By Alan Prendergast
By Michael Roberts
By Michael Roberts
By Amber Taufen
By Patricia Calhoun
By William Breathes
By Michael Roberts
By Melanie Asmar
While Bennett was moving from place to place, ADA Corporation had found a buyer for 103 West Byers Place. The Baker neighborhood was becoming hot, and Bill Myrick, who fixes up old homes to supplement his income as a window installer, had had his eye on Mildred Bennett's house for several years.
"It's a beautiful house," he says. "Well, it's got the potential; you've got to put on your magic glasses. I've been inside it a few times since Mildred was evicted, and it's dilapidated; it was squalor. It needs all new plumbing, electric, several other new systems."
About three years ago he began sending Mildred letters, offering to buy the place. She never wrote back. Once, in 1995, he drove by and saw an old woman outside sweeping and pulling weeds. (Wolf says when the weather was nice that Mildred would come outside at about 9:30 or 10 a.m., dressed in a housecoat with her hair done up in little-girl bows or pigtails.)
"So I pulled up and stepped out of my truck to introduce myself," Myrick remembers. "I said 'Hi.' I hadn't got the words out of my mouth when she yelled, 'I'm not selling!' and lifted up her broom in a menacing manner, like she was going to come after me. At that point I realized she wasn't interested in negotiating." (One neighbor says that he and Mildred never spoke--she just hissed at him when they encountered each other.)
Myrick kept track of the property anyway. When he learned that ADA Corporation had acquired the treasurer's deed in early 1995, he approached the company in June and made an offer. After negotiating, they agreed on $75,000. When ADA tried to clear up the title on the house, however, Mildred, through a contact at Fort Logan, was put in touch with Legal Aid.
Since then, attorneys for both ADA and Mildred have busied themselves trying to get a handle on Mildred Bennett's state of mind. If she is crazy enough to be legally disabled under the state law, then she gets an opportunity to sell the house herself, pay off the old taxes and keep the change. If not, ADA Corporation keeps the home--and any profit from its sale.
Reading through psychiatrists' professional opinions of Mildred Bennett, it is difficult to believe they are describing the same person. "She is a paranoid schizophrenic," Dr. Sheila Deitz decisively concluded last fall, after interviewing Bennett and reviewing her medical records.
"Paranoid schizophrenia is not a disorder that comes on suddenly, and it most likely did not with [Mildred Bennett]," Deitz added. "It is a long-term illness that may date back to her late teens or early twenties, at the latest."
Indeed, even if Bennett is found to be mentally incompetent, the point at which she lost her mind is crucial. In order for the "legal disability" protection to apply, she must have been insane in 1995, when ADA claimed ownership of her house with the Denver Treasurer's office. According to ADA's medical expert, she wasn't.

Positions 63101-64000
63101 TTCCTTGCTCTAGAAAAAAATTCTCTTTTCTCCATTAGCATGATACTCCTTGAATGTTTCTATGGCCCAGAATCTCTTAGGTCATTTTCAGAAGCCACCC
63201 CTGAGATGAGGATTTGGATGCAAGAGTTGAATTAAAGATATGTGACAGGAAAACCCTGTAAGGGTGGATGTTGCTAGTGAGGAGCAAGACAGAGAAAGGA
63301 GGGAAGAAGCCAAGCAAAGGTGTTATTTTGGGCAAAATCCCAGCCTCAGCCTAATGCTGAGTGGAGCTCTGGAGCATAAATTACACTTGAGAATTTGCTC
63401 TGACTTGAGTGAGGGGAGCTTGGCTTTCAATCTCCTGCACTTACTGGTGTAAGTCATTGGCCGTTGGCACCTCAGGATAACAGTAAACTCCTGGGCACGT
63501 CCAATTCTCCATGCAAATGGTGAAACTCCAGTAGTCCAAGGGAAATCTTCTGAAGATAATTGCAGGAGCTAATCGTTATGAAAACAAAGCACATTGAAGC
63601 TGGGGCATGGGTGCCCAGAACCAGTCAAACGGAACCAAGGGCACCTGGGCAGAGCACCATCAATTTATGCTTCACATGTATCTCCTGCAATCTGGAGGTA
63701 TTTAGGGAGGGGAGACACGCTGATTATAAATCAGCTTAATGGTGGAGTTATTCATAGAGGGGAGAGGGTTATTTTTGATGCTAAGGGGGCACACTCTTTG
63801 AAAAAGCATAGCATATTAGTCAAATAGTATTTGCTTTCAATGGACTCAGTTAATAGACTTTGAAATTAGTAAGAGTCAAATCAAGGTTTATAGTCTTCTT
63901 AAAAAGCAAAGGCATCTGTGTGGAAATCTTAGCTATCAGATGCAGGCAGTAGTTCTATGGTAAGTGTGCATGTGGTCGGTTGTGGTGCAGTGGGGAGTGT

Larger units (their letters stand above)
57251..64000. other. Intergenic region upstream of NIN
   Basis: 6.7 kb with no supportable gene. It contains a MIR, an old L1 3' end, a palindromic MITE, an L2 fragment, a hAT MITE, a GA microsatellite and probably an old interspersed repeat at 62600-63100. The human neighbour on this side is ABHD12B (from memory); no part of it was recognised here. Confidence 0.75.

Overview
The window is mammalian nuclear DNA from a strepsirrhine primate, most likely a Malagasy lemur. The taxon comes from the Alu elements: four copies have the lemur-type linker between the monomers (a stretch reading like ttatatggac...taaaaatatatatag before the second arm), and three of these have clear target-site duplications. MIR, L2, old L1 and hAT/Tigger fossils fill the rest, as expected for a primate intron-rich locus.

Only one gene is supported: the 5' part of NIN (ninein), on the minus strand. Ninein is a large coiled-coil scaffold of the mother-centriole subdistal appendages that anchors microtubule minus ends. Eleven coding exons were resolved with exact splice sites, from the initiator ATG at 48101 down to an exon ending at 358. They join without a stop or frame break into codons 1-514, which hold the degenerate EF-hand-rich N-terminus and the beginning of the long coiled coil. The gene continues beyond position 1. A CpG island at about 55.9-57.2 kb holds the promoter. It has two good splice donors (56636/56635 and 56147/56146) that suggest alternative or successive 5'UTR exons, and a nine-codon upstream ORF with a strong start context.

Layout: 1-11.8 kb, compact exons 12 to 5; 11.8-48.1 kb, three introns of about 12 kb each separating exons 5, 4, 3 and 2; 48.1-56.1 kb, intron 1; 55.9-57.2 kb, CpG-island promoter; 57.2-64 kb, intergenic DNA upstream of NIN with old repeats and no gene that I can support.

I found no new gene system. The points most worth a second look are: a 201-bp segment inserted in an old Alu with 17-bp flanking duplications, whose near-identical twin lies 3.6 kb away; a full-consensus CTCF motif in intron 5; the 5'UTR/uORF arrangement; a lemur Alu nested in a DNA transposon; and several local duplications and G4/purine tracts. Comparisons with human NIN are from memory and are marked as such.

In fact, after reading through her medical history, Dr. J. Gary May, the physician who examined Bennett's medical records for ADA, determined that her mental deterioration began only last November--not coincidentally, at the same time that she was pulled out of her house. Bennett's bizarre behavior, he concluded, was "likely generated by the eviction."
Bennett could also qualify as disabled if she were proven to be legally blind, and medical experts for both sides have spent time arguing over her sight as well. "At various times she had vagrants and other people whom she did not know living at her house," Deitz pointed out. "There were mice feces present in the house, and she was not aware of them. Her hygiene was terrible. The unsanitary conditions, strangers or the perception of strangers in the house, lack of basic services, coupled with Mrs. Bennett's blindness, among other things, eventually created a dangerous condition for Mrs. Bennett."
The doctor who operated on Bennett's eyes a decade ago agreed. "The surgery I performed likely did not correct her vision to better than 'counting fingers,'" John Kloor wrote two weeks ago. Bennett "was legally blind in October 1987, and remains legally blind to this day."
Yet May has countered that, although Bennett might have had some trouble seeing, she wasn't blind in 1995. "She may have not been able to see the condition of the house well enough to know its condition let alone clean it," he wrote. "That may have been particularly true regarding something as small as mouse feces."
But, he added, "this issue alone does not in and of itself mean she was impaired to the degree" that she could be considered legally disabled under the state law.
In February 1997 ADA sued Mildred Bennett to get clear title to her property. The case, which will be heard by Judge Edward Simons, is scheduled to begin January 26 and last four days. At the end of it, the judge will have to decide if, in 1995, Bennett met the vague and heretofore untested definition of "legally disabled" because she was blind or mentally incompetent. If Simons determines she was either, then Bennett will have until the year 2004 to pay ADA the back taxes on her house, which she will still own; lawyers for Bennett, however, agree that she would not be capable of living at 103 West Byers Place again.